I may be wrong, but if you do end up getting all of them you may be able to get some extra credits coming into WGU depending on what course path you take. I am not super familiar with WGU, since I can't attend anymore (Issues between them and NC) but I do know for my CCNA they were going to give me some credits.
    2020 Certification Goals: OSCE GXPN
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  • TechGromitTechGromit GSEC, GCIH, GREM, Ontario, NY Member Posts: 2,000 ■■■■■■■■□□
    I studied for and passed the first three tests in under a month (A+ and Network+) using two Examcram books , but I had over 10 years IT experience at the time. The Linux+ would be tough for me, I have a limited background in Linux. I'm planning on taking Linux+ cert in the future.
    Still searching for the corner in a round room.
  • faintingheartfaintingheart Member Posts: 256
    I appreciate all the advice guys. I hope I can get at least one certification and get in WGU. thanks!
  • stryder144stryder144 Senior Member Member Posts: 1,675 ■■■■■■■■□□
    If I recall correctly, A+, Network+ and Security+ were worth 16 CUs at WGU. Linux+ might give you either an additional 6 or 8 CUs (covers two classes). Unless things have changed, you only need one of those certs to get accepted at WGU. Would the cost of those classes and the certification exams be less than $3k? If so, then consider taking them. If not, then I don't see the reason for taking the classes before enrollment at WGU.
    The easiest thing to be in the world is you. The most difficult thing to be is what other people want you to be. Don't let them put you in that position. ~ Leo Buscaglia

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  • OctalDumpOctalDump Member Posts: 1,722
    stryder144 wrote: »
    If not, then I don't see the reason for taking the classes before enrollment at WGU.

    I think the reason faintingheart is considering these classes is because they don't yet have the admission requirements to get into WGU - specifically being able to demonstrate IT experience - and was advised to get some certifications to be able to enrol. Without knowing what certifications are the minimum to enter, it's hard to know whether A+/Net+/Sec+/Linux+ is overkill.

    Personally, I'd lean towards what they decided in their third post, and do A+ and Net+ at community college in one semester, but then re-evaluate after that semester.
    2017 Goals - Something Cisco, Something Linux, Agile PM
  • stryder144stryder144 Senior Member Member Posts: 1,675 ■■■■■■■■□□
    @OctalDump...upon reviewing my response, I think I understood what faintingheart was considering but I failed to respond in a clear manner. That is what happens when you dig out of a blizzard during the day and then try to respond to a question like this at work. My apologies if I caused any confusion.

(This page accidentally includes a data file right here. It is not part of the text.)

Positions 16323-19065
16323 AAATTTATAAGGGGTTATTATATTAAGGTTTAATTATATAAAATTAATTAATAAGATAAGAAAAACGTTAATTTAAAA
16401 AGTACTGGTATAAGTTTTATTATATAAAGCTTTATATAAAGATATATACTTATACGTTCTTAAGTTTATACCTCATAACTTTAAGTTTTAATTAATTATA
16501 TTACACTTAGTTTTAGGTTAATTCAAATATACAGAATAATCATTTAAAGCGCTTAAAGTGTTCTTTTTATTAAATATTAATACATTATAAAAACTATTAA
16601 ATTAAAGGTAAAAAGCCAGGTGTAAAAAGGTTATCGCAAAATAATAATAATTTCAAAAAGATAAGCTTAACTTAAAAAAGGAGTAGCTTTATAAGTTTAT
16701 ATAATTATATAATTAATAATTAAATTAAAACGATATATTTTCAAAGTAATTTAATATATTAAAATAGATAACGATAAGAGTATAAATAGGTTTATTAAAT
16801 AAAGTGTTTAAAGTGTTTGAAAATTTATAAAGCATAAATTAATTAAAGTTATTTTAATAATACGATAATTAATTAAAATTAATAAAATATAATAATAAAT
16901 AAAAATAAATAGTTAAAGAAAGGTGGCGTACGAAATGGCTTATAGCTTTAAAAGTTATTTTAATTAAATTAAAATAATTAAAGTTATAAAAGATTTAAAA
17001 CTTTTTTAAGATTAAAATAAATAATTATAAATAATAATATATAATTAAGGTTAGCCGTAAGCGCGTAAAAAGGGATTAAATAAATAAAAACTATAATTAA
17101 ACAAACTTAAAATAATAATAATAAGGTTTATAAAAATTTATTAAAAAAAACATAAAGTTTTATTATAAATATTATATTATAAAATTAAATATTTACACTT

I meant that faintingheart needs to do a cost-benefit analysis. You don't want to spend more money (and time) than it is worth. If the cost of taking all of those classes and exams is under $3k, then it might be worth doing. If you want to spend the least amount of money possible, consider watching the Professor Messer videos (free) and buy a decent Network+ book, or two. If you spend $70.72 for this book set, plus the $285 (retail price, go to getcertified4less or some other discount voucher site to get the voucher for less), you will be out $355.72. You can probably knock that out in about a month, maybe less. That should gain you acceptance to WGU and cut your costs. Especially if you qualify for a Pell Grant, which could knock out most, if not all, of your annual tuition fees.

    Hopefully, my response was clearer this time.
    The easiest thing to be in the world is you. The most difficult thing to be is what other people want you to be. Don't let them put you in that position. ~ Leo Buscaglia

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  • NOC-NinjaNOC-Ninja Member Posts: 1,403
    If you want it bad enough, you are willing to sacrifice sleep and then anything is possible.
  • TechGromitTechGromit GSEC, GCIH, GREM, Ontario, NY Member Posts: 2,000 ■■■■■■■■□□
    NOC-Ninja wrote: »
    If you want it bad enough, you are willing to sacrifice sleep and then anything is possible.

    Sleep is optional? I had no idea, to think of all the time I wasted in my life.
    Still searching for the corner in a round room.
  • [Deleted User][Deleted User] Posts: 0 ■■□□□□□□□□
    You shouldn't have to sacrifice sleep because of CompTIA certifications. Now for a CCIE or CISSP I would say yes to an extent. But CompTIA can be done in a decent amount of time. If you don't sleep, you won't be able to retain the information when you need it most. Some people may disagree with me but sleep is crucial. When I was in college, I did my CompTIA/Cisco certs and was a full time student at the same time while working and I slept a normal 8-9 hours. I do agree that sacrifice is important but never sacrifice your health and overall well being. If you aren't fully rested, you won't focus and retain the info it will be info in and info out.